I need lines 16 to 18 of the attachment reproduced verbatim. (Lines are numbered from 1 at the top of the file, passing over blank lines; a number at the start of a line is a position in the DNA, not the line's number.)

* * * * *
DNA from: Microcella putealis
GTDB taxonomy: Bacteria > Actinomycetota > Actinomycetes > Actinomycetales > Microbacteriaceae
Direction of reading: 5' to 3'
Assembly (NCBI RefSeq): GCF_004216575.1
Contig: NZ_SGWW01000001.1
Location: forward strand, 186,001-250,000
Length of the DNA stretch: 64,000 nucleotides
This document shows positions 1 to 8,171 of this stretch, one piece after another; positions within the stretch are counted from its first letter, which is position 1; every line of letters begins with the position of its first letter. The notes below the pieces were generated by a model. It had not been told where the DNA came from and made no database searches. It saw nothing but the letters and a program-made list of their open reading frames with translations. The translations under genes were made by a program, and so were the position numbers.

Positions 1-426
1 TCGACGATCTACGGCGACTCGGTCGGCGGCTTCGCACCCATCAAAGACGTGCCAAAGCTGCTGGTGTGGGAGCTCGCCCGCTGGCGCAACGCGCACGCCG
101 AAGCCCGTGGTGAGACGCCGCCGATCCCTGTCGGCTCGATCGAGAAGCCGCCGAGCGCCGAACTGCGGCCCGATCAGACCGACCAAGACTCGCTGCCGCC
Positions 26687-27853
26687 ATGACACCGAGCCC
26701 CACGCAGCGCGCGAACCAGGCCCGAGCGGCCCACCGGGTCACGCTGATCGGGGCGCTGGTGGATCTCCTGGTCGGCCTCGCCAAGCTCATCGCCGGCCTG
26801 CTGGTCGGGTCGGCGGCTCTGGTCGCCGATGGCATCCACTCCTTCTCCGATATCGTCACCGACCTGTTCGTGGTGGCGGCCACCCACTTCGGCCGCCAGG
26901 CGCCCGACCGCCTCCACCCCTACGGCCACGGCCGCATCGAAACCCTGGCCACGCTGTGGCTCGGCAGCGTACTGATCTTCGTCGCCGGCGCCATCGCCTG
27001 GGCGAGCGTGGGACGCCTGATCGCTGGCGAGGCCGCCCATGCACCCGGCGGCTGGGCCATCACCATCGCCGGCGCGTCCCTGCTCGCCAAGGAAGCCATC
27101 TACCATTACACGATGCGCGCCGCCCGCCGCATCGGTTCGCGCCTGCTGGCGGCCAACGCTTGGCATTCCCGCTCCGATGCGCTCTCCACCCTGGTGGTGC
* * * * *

26901 CGCCCGACCGCCTCCACCCCTACGGCCACGGCCGCATCGAAACCCTGGCCACGCTGTGGCTCGGCAGCGTACTGATCTTCGTCGCCGGCGCCATCGCCTG
27001 GGCGAGCGTGGGACGCCTGATCGCTGGCGAGGCCGCCCATGCACCCGGCGGCTGGGCCATCACCATCGCCGGCGCGTCCCTGCTCGCCAAGGAAGCCATC
27101 TACCATTACACGATGCGCGCCGCCCGCCGCATCGGTTCGCGCCTGCTGGCGGCCAACGCTTGGCATTCCCGCTCCGATGCGCTCTCCACCCTGGTGGTGC